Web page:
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Accident family’s ‘disgust’ at young Pity Me driver’s £60 fine – The Northern Echo

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A WOMAN has branded “disgusting” the sentence passed on a novice driver whose failure to stop at a junction caused the victims’ family “devastating” consequences.

Lucy Mays was speaking after Chloe Cruddace was fined £60 and awarded five penalty points following her plea to careless driving being accepted by the prosecution, at Durham Crown Court.

The 20-year-old defendant, of Anvil Court, Pity Me, near Durham, who was 18 at the time of the accident, previously denied three counts of causing serious injury by dangerous driving.

The Northern Echo: Accident victims James and the now late Rita Young pictured in happier timesAccident victims James and the now late Rita Young pictured in happier times

It arose after the recently-qualified driver’s Ford Fiesta emerged from a junction into the path of a passing Volkswagen Touran containing four members of a family from Billy Row, near Crook.

Following the ensuing collision, the Touran was shunted into a stone wall on the outskirts of North Bitchburn, near Crook, on July 5, 2017.

The court was told driver John Mays was rendered immobile and both he and his father-in-law, James Young, suffered various injuries, including pelvic fractures.

His wife Lucy suffered a broken arm, but her mother, Rita Young, was cut from the wreckage and air-lifted to Newcastle’s Royal Victoria Infirmary suffering serious multiple internal injuries.

Richard Bennett, prosecuting, said she underwent a tracheostomy and despite being transferred to James Cook University Hospital, in Middlesbrough, she remained there until her death, aged 62, on August 26, 2017.

Mr Bennett said she suffered a cardiac arrest, two days before her death, and a subsequent post-mortem determined that although she never recovered from her accident injuries, which contributed to her death, a long-standing coronary artery atheroma led to the heart attack resulting in her death.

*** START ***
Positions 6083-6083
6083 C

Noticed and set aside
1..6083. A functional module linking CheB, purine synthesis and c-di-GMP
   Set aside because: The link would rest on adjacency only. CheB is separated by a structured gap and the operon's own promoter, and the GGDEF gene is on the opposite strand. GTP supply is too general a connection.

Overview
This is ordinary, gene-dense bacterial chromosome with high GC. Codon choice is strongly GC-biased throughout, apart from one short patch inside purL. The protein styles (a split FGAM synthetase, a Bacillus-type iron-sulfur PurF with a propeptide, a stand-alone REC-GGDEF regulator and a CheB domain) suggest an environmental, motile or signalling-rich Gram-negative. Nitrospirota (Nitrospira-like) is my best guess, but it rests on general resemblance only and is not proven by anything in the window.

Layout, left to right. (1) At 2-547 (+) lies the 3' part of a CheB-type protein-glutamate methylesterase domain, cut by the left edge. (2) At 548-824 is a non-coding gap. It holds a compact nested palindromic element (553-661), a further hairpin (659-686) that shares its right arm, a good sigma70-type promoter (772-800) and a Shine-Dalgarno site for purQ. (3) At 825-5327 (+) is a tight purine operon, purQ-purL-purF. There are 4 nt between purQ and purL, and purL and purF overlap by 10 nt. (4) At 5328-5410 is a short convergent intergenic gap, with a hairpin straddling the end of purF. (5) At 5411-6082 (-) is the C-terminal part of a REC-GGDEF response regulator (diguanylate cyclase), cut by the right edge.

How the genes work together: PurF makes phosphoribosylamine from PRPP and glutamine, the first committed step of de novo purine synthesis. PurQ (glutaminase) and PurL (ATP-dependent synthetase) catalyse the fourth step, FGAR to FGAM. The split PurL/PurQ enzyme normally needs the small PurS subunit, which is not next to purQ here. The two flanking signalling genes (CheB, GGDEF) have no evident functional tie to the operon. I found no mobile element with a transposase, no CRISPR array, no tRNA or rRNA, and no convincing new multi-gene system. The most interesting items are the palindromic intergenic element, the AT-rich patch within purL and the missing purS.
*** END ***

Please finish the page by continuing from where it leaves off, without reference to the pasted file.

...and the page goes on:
“Her death might still have occurred even if she had not suffered the injuries in the crash. There was insufficient clear evidence to charge a fatal road traffic offence.”

Mr Bennett said the defendant told police she had pulled up at the junction and looked both ways, but failed to see the Touran approaching.

But he told the court a defence motoring expert’s view that she slowed approaching the junction and would not have been travelling at above 15-miles per hour at the point of collision could not be disputed and, therefore, the Crown had to accept her plea to careless driving.

Gavin Doig, for Cruddace, said she and her passenger boyfriend were cut free from the Fiesta, and she has had multiple operations to lifelong scars to her leg.

He said she has always admitted careless driving but added: “She understands the responsibility any driver has who gets behind the wheel and she bears responsibility for the accident. She has never shied away from that.”

Judge Christopher Prince said: “This case is a paradigm example as to how much injury and suffering can be caused by those who drive carelessly.”

He said the sentence was limited by the plea accepted.

Speaking after the hearing, however, Mrs Mays said: “I’m the only one who recalls the accident.

“It’s disgusting, someone causing all that injury to a whole family, which has been turned upside down by it.”

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